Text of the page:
I mostly used this headphone in its stock state, not EQ’d, and is often paired with an Aune T1 SE DAC or straight from a laptop or mobile phone since it is marketed as a portable headphone. Recently though I downloaded Audeze’s DSP app called Reveal and that app has equalization presets for their own headphones including the Sine. I’ll discuss its sound signature with that plugin later in this section.
Let’s just say the premium looks is matched by a premium sound quality especially for a headphone of this type.
It’s a punchy and lively headphone with a tonality that is slightly bright. I say “slightly” because brightness can vary from person to person or the type of music that you’re listening to. Personally, I find it to be having a neutral-ish character and a fast attack. Absolutely nothing like any on-ear headphones in the market so it is mostly gonna be reviewed in the context of over-ear headphones.
The bass response is well-extended and flat. It’s definitely clean sounding and has a decent impact but because it’s flat, it can be a touch lean-sounding at times in this area especially since the tonality is closer to bright than it is dark or warm. Don’t get me wrong, I still find it to be planar quality bass but a boost on sub-bass and even mid-bass can make it fuller sounding in my opinion.
The flat bass signature from bass to midrange makes the voices sound quite forward, but the transition is smooth and I quite enjoy the integration as a whole. The female vocals for modern songs (e.g. Taylor Swift) can sound a little shouty depending of course on the track so that’s something to consider if you like listening to modern pop tracks.
Even though it’s a bright headphone, it’s actually quite recessed in the mid-treble area where the consonant clarity tends to be prominent. It does go back up after that resulting in added air but that can sometimes make vocals sound breathy and a little too artificial. I personally do not find this to be a big problem.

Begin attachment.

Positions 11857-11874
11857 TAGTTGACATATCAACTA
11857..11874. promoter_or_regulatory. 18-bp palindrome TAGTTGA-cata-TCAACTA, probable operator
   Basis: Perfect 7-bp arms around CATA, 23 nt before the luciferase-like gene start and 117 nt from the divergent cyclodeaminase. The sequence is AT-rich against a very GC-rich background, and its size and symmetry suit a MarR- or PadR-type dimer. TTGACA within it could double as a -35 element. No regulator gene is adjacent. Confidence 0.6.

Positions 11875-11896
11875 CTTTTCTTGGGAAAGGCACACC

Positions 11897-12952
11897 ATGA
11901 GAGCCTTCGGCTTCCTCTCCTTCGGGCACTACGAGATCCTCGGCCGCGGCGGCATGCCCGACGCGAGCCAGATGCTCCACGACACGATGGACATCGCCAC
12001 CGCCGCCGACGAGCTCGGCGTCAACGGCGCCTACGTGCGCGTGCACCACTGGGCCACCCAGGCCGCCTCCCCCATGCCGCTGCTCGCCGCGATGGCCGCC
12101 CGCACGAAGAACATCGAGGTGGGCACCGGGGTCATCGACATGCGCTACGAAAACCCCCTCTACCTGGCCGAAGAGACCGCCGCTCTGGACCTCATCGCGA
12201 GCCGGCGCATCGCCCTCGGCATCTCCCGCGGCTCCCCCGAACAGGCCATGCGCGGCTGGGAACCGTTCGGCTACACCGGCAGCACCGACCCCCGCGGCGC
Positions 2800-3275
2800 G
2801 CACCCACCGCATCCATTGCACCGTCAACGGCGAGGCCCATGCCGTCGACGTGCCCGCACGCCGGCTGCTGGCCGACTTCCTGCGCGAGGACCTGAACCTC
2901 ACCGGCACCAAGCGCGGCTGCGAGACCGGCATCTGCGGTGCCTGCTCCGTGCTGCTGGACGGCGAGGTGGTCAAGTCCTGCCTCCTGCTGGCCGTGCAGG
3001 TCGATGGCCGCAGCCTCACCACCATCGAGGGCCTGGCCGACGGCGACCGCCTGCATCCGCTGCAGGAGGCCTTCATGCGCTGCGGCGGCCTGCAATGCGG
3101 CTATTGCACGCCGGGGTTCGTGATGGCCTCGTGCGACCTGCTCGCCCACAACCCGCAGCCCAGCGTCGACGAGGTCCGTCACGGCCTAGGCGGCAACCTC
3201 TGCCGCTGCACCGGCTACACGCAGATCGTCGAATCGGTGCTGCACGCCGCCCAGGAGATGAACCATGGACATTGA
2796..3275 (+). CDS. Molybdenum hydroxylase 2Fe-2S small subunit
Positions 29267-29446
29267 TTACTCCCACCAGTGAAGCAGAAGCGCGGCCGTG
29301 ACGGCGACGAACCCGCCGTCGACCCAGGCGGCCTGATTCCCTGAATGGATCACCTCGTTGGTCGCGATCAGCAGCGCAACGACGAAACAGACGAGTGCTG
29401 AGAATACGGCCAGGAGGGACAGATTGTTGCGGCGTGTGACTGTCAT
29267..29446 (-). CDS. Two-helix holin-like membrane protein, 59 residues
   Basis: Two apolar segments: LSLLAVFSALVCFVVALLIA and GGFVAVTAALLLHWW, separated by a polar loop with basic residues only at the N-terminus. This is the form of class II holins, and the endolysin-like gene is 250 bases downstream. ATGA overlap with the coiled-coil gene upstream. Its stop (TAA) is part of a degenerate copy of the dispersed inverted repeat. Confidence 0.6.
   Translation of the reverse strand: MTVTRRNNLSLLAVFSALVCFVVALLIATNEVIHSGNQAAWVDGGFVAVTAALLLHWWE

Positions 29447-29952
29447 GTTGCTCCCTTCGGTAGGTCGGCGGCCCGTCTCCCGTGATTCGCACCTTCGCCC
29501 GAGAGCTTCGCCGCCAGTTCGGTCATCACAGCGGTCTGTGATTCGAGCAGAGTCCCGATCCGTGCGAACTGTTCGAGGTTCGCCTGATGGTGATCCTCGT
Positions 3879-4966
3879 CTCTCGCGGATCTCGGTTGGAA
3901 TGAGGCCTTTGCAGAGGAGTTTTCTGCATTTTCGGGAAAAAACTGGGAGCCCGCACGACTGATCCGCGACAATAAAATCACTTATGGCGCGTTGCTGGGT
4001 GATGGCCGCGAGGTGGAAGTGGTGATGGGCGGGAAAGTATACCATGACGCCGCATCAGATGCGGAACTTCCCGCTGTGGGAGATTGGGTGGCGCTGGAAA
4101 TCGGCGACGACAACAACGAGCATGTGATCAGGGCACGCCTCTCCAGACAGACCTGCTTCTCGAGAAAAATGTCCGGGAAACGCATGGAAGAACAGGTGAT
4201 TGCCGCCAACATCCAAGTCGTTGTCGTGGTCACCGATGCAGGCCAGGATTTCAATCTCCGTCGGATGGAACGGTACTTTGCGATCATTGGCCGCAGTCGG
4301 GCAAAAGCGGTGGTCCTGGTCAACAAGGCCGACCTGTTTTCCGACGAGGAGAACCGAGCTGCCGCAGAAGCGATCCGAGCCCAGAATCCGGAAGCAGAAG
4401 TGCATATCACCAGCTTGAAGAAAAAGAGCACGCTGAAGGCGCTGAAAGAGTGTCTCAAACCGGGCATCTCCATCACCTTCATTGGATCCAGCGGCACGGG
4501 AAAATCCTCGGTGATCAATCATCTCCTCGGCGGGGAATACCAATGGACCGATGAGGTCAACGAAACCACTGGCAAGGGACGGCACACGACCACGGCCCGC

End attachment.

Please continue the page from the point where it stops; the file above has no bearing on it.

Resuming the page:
As a whole, I do not find the Sine to be as smooth sounding in the treble as the Focal Classic that I recently reviewed but it definitely sounds livelier and has better transient response than the Focal which means percussion instruments are more lively and has quicker decay. It does remind me of the Audio-Technica MSR7 headphone and from memory, the Sine is less bright, has better bass, and is more coherent sounding. Some people find the Sine’s treble to be rough sounding and while I subjectively do not agree with that, I can understand where they’re coming from.
When I first heard the Sine, I was amazed at its soundstage but I, later on, realized it was because all on-ear headphones don’t have good soundstage. The Sine’s stage is comparable to some of the bigger over-ear closed cans but as a whole is really nothing special. It’s a sealed headphone after all.
Its ability to image is quite average for sealed cans. While it’s fast sounding and has a good attack, I feel the small stage and its brightness contribute to a slightly blurred or hazy imaging capability. Again, traditional on-ear cans are no match for the Sine but switching to similarly priced sealed and open over-ear cans portray the noticeable difference.